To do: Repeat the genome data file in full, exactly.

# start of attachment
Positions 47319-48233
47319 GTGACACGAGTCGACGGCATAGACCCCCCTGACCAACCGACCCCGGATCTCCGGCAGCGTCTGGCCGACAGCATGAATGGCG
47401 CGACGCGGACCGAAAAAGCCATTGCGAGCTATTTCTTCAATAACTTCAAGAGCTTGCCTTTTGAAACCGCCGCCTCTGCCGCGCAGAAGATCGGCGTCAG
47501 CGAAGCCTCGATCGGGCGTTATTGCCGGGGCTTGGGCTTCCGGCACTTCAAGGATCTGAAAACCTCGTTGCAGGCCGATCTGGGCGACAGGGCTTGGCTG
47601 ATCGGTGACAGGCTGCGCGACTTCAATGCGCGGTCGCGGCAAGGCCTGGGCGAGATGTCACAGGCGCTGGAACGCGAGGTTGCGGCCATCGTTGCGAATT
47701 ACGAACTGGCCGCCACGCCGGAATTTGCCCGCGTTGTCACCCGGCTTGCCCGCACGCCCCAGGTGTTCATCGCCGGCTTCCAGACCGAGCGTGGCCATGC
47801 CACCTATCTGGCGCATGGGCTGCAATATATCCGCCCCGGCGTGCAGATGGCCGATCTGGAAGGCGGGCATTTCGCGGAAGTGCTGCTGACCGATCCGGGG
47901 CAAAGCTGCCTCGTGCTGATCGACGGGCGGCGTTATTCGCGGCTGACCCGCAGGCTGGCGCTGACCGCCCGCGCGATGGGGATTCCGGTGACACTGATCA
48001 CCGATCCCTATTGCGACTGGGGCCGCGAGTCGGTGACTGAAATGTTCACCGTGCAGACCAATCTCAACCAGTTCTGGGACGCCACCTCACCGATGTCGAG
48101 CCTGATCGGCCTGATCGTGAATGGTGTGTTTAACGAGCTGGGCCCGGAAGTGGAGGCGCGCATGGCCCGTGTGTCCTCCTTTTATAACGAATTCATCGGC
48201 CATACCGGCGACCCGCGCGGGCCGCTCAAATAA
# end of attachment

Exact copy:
Positions 47319-48233
47319 GTGACACGAGTCGACGGCATAGACCCCCCTGACCAACCGACCCCGGATCTCCGGCAGCGTCTGGCCGACAGCATGAATGGCG
47401 CGACGCGGACCGAAAAAGCCATTGCGAGCTATTTCTTCAATAACTTCAAGAGCTTGCCTTTTGAAACCGCCGCCTCTGCCGCGCAGAAGATCGGCGTCAG
47501 CGAAGCCTCGATCGGGCGTTATTGCCGGGGCTTGGGCTTCCGGCACTTCAAGGATCTGAAAACCTCGTTGCAGGCCGATCTGGGCGACAGGGCTTGGCTG
47601 ATCGGTGACAGGCTGCGCGACTTCAATGCGCGGTCGCGGCAAGGCCTGGGCGAGATGTCACAGGCGCTGGAACGCGAGGTTGCGGCCATCGTTGCGAATT
47701 ACGAACTGGCCGCCACGCCGGAATTTGCCCGCGTTGTCACCCGGCTTGCCCGCACGCCCCAGGTGTTCATCGCCGGCTTCCAGACCGAGCGTGGCCATGC
47801 CACCTATCTGGCGCATGGGCTGCAATATATCCGCCCCGGCGTGCAGATGGCCGATCTGGAAGGCGGGCATTTCGCGGAAGTGCTGCTGACCGATCCGGGG
47901 CAAAGCTGCCTCGTGCTGATCGACGGGCGGCGTTATTCGCGGCTGACCCGCAGGCTGGCGCTGACCGCCCGCGCGATGGGGATTCCGGTGACACTGATCA
48001 CCGATCCCTATTGCGACTGGGGCCGCGAGTCGGTGACTGAAATGTTCACCGTGCAGACCAATCTCAACCAGTTCTGGGACGCCACCTCACCGATGTCGAG
48101 CCTGATCGGCCTGATCGTGAATGGTGTGTTTAACGAGCTGGGCCCGGAAGTGGAGGCGCGCATGGCCCGTGTGTCCTCCTTTTATAACGAATTCATCGGC
48201 CATACCGGCGACCCGCGCGGGCCGCTCAAATAA